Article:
EffectiveApproaches in Leadership and Management
The nurse staffing ratio is an issue that has been a debate with themedical community even seeking the government to specify the minimumstaffing laws that will perhaps settle the dilemma. In fact,California has been at the forefront in implementing the minimumstaffing laws in a bid to make the operations in the hospitals moreefficient (Cook et al., 2012). The staffing laws have led to variousarguments, and some states have ignored the plea to implement thelaws since they deem them as unnecessary. For instance, the hospitalseven keep complaining that the staffing laws will reduce theauthority and the ability to implement important staffing decisions(Cook et al., 2012). Apart from that, it can end up being a financialburden if the hospital cannot employ and maintain the minimum numberof staff needed. The nursing unions have revealed that some of thehospitals might even employ few nurses as long as they meet theminimum staffing laws yet, the same number of nurses will not servethe patients effectively (Cook et al., 2012). All in all, theappropriate number of nurses reduces stress and job burnout thatmight interfere with the efficiency of their operations. A medicalinstitution might rely on the leadership and management to controlthe nurse-to-patient ratios and make sure that the operations areefficient as expected. More importantly, the paper will reveal how amanager assigns roles and shifts to the nurses in handling the nursestaffing ratio while a leader will focus on motivating the nurses andensuring they are satisfied so that they will make informeddecisions.
Nursing management often needs one to look atthe operations that the medical institution undertakes and the rolesthat each of the nurses plays. Apart from that, the managers are theones that will also monitor the performance and the accuracy of theirefforts in undertaking each of the roles they have (Kilgore etal., 2013). The nurse staffing ratiosmight influence the manager’s work since theshortage of the staff might increase the likelihood of the nursescommitting mistakes while undertaking those roles. In fact, suchmistakes might even result in the patients being treated improperlyor even risking the lives of some patients. More importantly, thenurses need to have the accuracy and the ability to be active duringthe entire shift since the medication and treatment expect them tomake informed decisions (Kilgore et al., 2013).The managers will have to deal with the staff present even if theyare assigned a low nurse-to-patient ratio. Hence, the manager isexpected to analyze the work environment and ensure that each nursehas been assigned a role. Besides that, the manager is also supposedto create work schedules that will make sure the nurses workefficiently with enough rest and coordination too. For instance, amanager will look at the work schedules and ensure that the nursethat had a longer shift had enough time to rest and recover to reduceany chances of burnout.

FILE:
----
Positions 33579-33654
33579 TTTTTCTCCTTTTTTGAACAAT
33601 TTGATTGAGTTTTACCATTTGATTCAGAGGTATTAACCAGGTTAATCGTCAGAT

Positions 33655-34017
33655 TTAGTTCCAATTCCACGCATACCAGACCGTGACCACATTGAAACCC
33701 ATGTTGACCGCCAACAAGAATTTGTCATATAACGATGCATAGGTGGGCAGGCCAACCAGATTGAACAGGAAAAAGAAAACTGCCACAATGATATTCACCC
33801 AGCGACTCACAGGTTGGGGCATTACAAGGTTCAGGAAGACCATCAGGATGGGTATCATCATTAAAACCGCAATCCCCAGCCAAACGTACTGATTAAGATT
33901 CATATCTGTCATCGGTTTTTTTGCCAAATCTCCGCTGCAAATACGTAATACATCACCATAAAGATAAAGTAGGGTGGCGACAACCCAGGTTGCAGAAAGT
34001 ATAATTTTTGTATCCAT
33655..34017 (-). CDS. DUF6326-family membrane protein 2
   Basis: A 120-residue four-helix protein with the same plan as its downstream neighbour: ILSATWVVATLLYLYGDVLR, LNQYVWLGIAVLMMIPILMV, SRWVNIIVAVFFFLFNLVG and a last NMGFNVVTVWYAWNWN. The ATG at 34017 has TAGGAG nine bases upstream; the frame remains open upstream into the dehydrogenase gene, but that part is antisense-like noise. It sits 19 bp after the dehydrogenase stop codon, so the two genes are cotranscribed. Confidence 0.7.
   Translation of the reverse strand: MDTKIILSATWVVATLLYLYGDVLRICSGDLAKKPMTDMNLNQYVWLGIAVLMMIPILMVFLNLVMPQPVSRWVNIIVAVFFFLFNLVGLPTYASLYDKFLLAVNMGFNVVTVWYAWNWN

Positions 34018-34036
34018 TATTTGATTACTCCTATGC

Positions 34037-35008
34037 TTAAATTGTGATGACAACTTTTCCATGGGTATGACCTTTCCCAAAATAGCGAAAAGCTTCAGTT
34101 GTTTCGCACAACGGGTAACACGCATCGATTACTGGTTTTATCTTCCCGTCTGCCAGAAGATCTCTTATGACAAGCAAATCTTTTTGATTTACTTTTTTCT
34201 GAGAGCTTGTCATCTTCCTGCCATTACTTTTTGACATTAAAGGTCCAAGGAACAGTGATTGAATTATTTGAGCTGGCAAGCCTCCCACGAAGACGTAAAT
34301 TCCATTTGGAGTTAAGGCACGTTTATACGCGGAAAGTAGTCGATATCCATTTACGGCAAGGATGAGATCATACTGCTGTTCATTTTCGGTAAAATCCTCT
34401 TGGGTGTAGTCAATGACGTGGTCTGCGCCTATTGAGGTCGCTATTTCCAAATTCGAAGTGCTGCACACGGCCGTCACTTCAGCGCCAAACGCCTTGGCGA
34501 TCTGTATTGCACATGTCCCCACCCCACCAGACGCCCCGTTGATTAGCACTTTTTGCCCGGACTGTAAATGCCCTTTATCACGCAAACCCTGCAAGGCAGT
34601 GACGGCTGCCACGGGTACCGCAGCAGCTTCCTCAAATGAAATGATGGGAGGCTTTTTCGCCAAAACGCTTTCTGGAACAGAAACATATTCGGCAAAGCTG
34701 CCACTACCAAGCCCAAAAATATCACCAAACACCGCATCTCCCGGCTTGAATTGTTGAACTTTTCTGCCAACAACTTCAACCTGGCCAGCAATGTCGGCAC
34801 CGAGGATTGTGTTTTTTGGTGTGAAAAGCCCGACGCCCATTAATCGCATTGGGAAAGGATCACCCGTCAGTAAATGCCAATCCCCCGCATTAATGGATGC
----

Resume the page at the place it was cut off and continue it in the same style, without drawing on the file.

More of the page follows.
On the other hand, leadership is quitedifferent than management since a leader might be anyone in theinstitution as long as he or she has the required skills. A managermust be assigned such a position in contrast to a leader. A manageris also supposed to assign each of the nurses the roles they shouldundertake during their shifts. However, a leader’s responsibilitiesinclude motivating and inspiring the other nurses so that they willachieve the organizational or departmental goals (Wong et al.,2013). Hence, a leader in the medicalinstitution will urge the other nurses to work diligently knowingthat they are helping the patients. In fact, the leadership will bemore about the relationship between the leaders and the subordinatesand the other nurses too. The nurses that are well-motivated willhave the morale to work and prioritize accuracy in their efforts. Aleader will also focus on nurturing teamwork and collaboration amongthe nurses to ensure that they achieve the positive health outcomes(Wong et al., 2013). For instance, withteamwork even a low nurse-to-patient ratio will not be a problem in ahospital. The leader will be able to make the other nurses understandthat the institution has a low nurse-to-patient ratio, and theircommitment will be the only solution. Hence, a leader will urge thenurses to understand the situation and focus on making the hospital abetter place. The other nurses will have respect the leader willautomatically prioritize the health of the patients.